Saturday, August 30, 2008

Updated Prosper Lending Strategy / Tips Prefaced By Comments on Prior Lending Failures

This post is nearly two years in the making. I haven't posted about my Prosper lending strategy since November of 2006. My November posting hit the mark and was my best collection of tips up till late 2006. If you have a short attention span, look at my prior November 2006 posting first and come back to this as time permits. In today's posting I tell you my search criteria and include several new tips at end.

In November, I was near the peak of my stupidy with LENDER RISK TAKING. Prior to this, I had made 78 loans and all of them were performing (non-late), giving me an average portfolio interest rate of 17.8%. Around the time I hit 78 performing loans, I was also “volun-told” that I was being ripped from my desk job in Tennessee (just bought a house there) and deploying to Afghanistan. I coped with some of my disappointment surrounding the deployment by throwing a lot of money at something that made me happy in the past, prosper lending, where I previously enjoyed great success. I got cocky, took on a number of high interest rate loans and shifted my average loan portfolio interest rate to somewhere between 21.5 and 22%. For awhile, money was coming in and I was very happy with most of the high interest rate loans. Soon afterwards I was hit with an onslaught of non-performing loans. Realizing this, I was overcome with disgust and started to withdraw funds from my prosper account.

I returned from a very rewarding tour in the middle-east in October of 2007. Now, I would even consider volunteering to go back.

I started lending again on in February 2008. So far, my lending has been restricted to reinvesting returned principal and interest payments. Since Feb 2008, I’ve originated 20 performing loans with zero late ones. The following are general characteristics of my recent 20 loans:

-Inquiries over the last 6 months: 1.6
-Average debt-to-income: 23.2%
-Average interest rate: 15.3%
-Average credit rating: Between A and B, more closely to B. Zero E, HR and NC loans

I’m focusing on a narrow range of borrowers. Here’s my search criteria

Credit grades and minimum rates: AA (10%), A (10.5%), B (11%), C (11.5%), D (12%)

Debt/income ratio: 0% to 50%

Loan amount: $0 to $25k

% Funded: 33% to 100%

Inquiries in last 6m: 0 to 5

Occupation: Civil Service, Doctor, Military Enlisted, Military Officer, Nurse (LPN), Nurse (RN), Nurse’s Aide, Pharmacist, Police Officer/Correction Officer, Postal Service, Principal, Professor, Teacher

I’m now focusing on the above occupations because I feel these jobs are more protected in harsh economic times. Does anybody else focus on other occupations and why? Of my last 20 loans, I’ve deviated from the above search criteria about 25% of the time.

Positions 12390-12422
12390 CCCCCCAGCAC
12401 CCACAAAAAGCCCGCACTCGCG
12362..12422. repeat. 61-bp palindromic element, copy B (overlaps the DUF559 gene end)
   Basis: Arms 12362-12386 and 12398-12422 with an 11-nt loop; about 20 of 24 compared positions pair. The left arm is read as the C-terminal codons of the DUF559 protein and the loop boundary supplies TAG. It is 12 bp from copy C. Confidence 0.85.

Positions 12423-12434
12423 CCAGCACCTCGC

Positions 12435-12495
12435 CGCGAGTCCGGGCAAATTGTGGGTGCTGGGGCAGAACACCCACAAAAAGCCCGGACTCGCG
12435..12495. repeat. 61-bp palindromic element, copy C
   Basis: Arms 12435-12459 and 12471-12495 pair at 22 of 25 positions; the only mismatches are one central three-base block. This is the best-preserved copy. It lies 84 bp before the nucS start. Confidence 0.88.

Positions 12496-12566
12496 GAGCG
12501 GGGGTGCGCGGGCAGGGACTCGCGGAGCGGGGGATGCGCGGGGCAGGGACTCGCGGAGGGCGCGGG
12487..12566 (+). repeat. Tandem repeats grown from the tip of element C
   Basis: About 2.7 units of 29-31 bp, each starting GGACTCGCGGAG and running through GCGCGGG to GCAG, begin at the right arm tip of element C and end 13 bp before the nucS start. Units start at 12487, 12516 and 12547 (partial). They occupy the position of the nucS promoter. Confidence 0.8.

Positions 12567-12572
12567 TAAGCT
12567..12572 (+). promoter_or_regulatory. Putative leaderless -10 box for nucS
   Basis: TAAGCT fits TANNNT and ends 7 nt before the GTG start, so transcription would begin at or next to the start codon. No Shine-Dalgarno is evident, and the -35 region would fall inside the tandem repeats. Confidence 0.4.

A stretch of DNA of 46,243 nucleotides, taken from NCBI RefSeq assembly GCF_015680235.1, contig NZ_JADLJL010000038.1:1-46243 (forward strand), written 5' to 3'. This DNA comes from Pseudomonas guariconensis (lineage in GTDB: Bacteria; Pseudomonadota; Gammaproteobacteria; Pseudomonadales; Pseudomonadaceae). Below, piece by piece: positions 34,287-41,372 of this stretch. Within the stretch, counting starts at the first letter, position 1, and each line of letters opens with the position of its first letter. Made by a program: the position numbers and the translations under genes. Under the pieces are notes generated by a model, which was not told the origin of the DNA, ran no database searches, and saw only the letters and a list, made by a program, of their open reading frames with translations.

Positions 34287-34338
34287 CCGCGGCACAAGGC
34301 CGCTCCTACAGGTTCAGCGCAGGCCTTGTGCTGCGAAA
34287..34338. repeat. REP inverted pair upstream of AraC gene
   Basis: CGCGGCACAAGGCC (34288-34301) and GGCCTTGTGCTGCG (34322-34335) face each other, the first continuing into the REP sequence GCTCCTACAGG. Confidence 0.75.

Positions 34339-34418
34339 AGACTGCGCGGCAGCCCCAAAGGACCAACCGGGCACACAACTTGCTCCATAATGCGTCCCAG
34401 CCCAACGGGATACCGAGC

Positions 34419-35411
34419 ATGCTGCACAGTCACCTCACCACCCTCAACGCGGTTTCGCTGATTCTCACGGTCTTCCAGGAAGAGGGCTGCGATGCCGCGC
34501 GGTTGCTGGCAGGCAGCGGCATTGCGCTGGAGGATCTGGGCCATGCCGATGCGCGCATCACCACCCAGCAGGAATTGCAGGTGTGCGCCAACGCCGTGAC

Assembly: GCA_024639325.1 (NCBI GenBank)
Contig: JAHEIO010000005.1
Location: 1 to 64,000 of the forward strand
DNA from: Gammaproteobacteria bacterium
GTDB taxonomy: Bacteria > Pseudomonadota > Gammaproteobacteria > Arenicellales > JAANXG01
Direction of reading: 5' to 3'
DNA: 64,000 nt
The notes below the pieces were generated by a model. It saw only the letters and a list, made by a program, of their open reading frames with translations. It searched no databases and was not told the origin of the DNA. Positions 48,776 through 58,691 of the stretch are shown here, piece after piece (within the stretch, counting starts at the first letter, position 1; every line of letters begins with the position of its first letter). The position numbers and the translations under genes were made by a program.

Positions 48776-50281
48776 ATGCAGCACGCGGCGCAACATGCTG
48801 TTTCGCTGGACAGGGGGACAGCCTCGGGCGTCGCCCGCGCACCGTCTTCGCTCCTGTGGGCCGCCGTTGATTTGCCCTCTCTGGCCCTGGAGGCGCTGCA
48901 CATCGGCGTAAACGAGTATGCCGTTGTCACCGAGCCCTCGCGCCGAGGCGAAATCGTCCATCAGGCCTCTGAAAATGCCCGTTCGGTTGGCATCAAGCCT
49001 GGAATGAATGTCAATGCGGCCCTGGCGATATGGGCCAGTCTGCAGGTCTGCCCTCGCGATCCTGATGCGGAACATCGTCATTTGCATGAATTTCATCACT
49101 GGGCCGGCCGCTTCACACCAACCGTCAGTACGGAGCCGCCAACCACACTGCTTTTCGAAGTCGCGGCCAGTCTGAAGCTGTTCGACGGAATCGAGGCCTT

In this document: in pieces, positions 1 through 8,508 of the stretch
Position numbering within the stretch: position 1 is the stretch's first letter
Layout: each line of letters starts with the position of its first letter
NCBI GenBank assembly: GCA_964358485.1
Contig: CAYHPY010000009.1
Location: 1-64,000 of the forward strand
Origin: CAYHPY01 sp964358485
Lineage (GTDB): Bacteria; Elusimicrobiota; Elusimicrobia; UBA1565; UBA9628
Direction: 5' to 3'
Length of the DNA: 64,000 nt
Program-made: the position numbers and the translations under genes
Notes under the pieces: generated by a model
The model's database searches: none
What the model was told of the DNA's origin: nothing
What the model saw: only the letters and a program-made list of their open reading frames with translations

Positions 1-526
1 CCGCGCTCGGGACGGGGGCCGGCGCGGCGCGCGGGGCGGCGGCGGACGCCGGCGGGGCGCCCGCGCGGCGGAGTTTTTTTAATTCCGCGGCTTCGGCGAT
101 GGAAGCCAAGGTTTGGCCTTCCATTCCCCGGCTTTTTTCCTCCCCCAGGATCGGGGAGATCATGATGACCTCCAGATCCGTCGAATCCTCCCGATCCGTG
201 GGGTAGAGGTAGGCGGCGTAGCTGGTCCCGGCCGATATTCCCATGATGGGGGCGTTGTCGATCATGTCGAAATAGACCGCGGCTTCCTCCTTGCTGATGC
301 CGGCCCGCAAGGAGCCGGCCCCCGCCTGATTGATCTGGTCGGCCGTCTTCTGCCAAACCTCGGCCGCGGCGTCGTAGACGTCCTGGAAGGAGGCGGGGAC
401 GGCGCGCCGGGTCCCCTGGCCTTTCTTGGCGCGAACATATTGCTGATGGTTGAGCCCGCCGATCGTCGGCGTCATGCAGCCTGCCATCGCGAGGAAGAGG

Sometimes, I also give preference in cases where a borrower’s friends are also bidding on the listing.

Finally, here are few new tips in addition to those I listed in November 2006:

-The value of any new lending strategy can only be determined once you have originated a significant number of loans (at least 30) under that strategy and the loans have had time to mature (>12 months). DON’T assume early success as a reason to assume more risk. In my opinion, borrowers may not have yet had an opportunity to fully utilize the money you lend them in the first few months after the loan is made.

-Most lenders can easily understand the importance of screening for current/past delinquencies and debt-to-income, but also consider a borrower’s bankcard utilization percentage. Think of it this way, do you want to lend money to people that may only be borrowing to increase their spending / consumption? Whether they say it or not, some people with high bank card utilization rates have problems with spending and may be originating a loan to pay off credit cards, only to continue building high credit card balances. Also, people that have high percentages are waiting until the last minute. Do you want to loan to somebody that isn’t proactive? Looking at bankcard utilization rates are not useful though when you’re considering new college graduates, divorcees who assumed the ex-spouses’ debt or people with small lines of credit.

-Spreading your risk across multiple listings is the key to any diversification strategy. But you “shoot yourself in the foot” when you invest all of your money over a short period of time. Think of it this way, are you taking advantage of your instincts / gut feeling when you lend money every day on Prosper? I highly recommend you take your investment capital and spread it out over longer periods of time. This way, you can exercise due diligence in using search criteria, asking borrowers questions, generating “watch lists” of preferred listings and finally loaning to an individual that you feel confident in. At the peak of my lending stupidity, I was originating new loans on the rate of one every day or two. Now, I’m doing one new loan about every 6 days.

-This is common sense, but you must believe in the borrowers’ story and they convinced you in their ability to repay. If this doesn’t happen, there is little value in the credit rating associated with the listing.

-If you're into statistics, consider looking at for studying average and individual lending statistics. This site is a little better than Eric’s Credit Community.

Finally, if you chose to read this far, you skipped the first paragraph option of clicking straight to my November strategy posting. If you've came this far, I recommend you read my November strategy posting.

No comments: